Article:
Since 2015, I’ve been involved with some work in athlete branding, media management, and crisis communication with my colleague Thilo Kunkel of Temple University. The first of our publications was published in late 2016 about the work we have done with Michael Lahoud, who is a professional currently playing for Miami FC in the North American Soccer League (NASL). He was born in Sierra Leone, where he escaped civil war when he was six years old. As a refugee, soccer helped him to integrate in the United States of America, where he was drafted as the ninth overall pick in the 2009 Major League Soccer (MLS) Superdraft. He is a community advocate who uses his sport to support charitable efforts, such as The Wall Las Memorias project, the NoH8 campaign, and Schools for Salone. He was the Major League Soccer Humanitarian of the Year in 2010, and together with Kei Kamara, he is the recipient of the 2015 FIFPro World Players’ Union Merit Award (a prize worth $25,000), which recognized their involvement in the Schools for Salone project that builds schools in their home country of Sierra Leone. His brand is Soccer can make a difference. This interview consists of two parts, with the first part being conducted in December 2015 when he was a player of the MLS team Philadelphia Union, and the second part being conducted in July 2016 after two transfers within 4 months. The interviews provide an overview of his approach to athlete branding via social media, and its impact on his career.

You can read and download the full article here: publisher, academia.edu, or researchgate.

Using self-categorization theory to uncover the framing of the 2015 Rugby World Cup: A cross-cultural comparison of three nations’ newspapers

In the context of international sporting contests, which typically attract great interest globally, the coverage of these events by newspapers help to define, influence, and sometimes reflect mainstream beliefs. Although media consumers have no influence over how stories are framed, editors and journalists can construct their narratives and stories to attract, maintain, and foster continued media consumption (Scott, Zakus, & Hill, 2014; Vincent & Crossman, 2012). Informed by framing theory, this study strove to investigate how two nations’ coverage of the Rugby World Cup (RWC) was characterised. Framing occurs as the media actively select certain aspects of an issue to report, affecting the understanding of the message people receive (Entman, 2007).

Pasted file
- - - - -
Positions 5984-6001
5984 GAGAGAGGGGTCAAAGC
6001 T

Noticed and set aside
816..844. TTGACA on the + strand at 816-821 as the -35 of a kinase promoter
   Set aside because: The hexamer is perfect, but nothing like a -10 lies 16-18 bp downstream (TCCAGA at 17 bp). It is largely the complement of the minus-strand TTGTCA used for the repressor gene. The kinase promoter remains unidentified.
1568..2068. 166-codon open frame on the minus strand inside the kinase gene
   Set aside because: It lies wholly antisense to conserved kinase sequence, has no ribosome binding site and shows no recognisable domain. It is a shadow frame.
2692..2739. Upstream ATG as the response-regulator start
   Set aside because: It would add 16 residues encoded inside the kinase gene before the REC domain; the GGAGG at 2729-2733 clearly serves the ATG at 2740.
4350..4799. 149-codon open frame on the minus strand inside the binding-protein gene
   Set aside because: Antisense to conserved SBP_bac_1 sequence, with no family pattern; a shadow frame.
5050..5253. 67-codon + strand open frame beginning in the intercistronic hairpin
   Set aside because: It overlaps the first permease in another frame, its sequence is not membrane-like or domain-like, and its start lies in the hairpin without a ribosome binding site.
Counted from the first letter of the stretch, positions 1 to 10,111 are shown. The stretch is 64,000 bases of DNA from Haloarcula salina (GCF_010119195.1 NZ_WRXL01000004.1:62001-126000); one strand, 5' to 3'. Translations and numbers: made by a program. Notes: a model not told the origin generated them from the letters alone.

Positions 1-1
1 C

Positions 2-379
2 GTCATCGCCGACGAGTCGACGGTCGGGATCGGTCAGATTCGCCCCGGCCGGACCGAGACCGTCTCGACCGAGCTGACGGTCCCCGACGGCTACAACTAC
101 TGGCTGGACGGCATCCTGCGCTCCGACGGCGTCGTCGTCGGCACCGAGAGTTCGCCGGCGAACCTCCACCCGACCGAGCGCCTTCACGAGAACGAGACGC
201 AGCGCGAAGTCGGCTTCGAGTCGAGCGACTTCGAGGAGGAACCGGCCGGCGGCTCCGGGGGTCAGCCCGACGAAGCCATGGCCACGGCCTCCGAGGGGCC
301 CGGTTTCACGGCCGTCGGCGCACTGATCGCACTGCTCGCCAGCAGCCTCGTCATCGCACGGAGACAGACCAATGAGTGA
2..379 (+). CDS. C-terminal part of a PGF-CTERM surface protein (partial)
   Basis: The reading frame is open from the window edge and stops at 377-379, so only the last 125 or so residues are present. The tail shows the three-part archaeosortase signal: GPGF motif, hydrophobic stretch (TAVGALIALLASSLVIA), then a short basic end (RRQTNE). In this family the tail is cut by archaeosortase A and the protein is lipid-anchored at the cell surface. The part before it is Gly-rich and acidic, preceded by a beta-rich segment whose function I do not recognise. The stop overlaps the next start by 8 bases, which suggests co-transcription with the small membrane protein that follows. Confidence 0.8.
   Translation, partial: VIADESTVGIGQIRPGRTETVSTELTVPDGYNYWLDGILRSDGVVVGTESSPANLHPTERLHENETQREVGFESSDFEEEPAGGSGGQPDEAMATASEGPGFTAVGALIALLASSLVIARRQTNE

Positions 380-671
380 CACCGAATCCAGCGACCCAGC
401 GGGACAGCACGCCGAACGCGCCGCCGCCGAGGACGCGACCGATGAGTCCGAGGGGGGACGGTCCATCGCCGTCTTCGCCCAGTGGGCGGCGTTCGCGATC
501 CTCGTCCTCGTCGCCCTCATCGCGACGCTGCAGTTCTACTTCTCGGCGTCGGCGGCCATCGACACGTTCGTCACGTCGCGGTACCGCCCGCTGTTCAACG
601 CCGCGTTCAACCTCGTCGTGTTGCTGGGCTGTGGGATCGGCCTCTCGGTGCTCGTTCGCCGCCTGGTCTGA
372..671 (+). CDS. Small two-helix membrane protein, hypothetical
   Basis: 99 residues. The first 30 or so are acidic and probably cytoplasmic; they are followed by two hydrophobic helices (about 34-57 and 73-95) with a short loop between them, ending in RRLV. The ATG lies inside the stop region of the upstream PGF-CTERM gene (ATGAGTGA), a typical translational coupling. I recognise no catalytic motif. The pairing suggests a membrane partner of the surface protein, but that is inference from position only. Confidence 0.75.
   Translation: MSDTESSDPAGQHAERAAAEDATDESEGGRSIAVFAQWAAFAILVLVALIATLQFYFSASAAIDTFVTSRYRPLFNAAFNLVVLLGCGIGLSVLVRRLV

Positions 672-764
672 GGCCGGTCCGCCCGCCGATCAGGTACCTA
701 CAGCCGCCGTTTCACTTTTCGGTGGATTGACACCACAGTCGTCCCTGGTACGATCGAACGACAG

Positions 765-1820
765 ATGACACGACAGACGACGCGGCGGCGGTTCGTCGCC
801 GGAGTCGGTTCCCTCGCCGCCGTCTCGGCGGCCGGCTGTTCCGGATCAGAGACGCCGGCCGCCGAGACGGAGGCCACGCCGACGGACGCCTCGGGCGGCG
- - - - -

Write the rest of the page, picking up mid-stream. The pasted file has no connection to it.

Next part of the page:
We conducted a content analysis of the newspaper coverage of the 2015 RWC in New Zealand, South Africa, and Australia and have recently had it published in the International Review for the Sociology of Sport. This study is currently in press at this journal and is available from the publisher, academia.edu, and researchgate.

Points of attachment on social media: exploring similarities and differences between Chinese and Western National Basketball Association fans

Recently, I was able to work with Dr Bo (Norman) Li and Dr Steve Dittmore on a paper to uncover how Western and Chinese sport fans, particularly those following the Los Angeles Lakers NBA team, ecome attached to the club. This study will be published in the Asia Pacific Journal of Sport and Social Science’s forthcoming special issue on Sport in China.

The full paper is available here: from the publisher, academia.edu, or researchgate. The full abstract appears below.

ABSTRACT

 

Given the availability and usage of Twitter, professional sport organizations attempt to embrace this emerging medium to engage with sports fans around the world. While many sports fans use Twitter globally, Chinese sports fans primarily embrace localized social media platforms, such as Weibo, to follow their favourite teams because many international mainstream social media services are banned in China. This study aimed to investigate the similarities and differences between Chinese National Basketball Association (NBA) fans and Western NBA fans in terms of their social media usage and points of attachment to a team with a global presence. The results revealed that Chinese digital NBA fans expressed higher dependence on using social media in their daily life compared to Western counterparts. In terms of sports fans’ points of attachment, Chinese NBA fans had higher associations with basketball, NBA players, and the NBA than Western counterparts, while Western fans perceived a higher attachment to the team.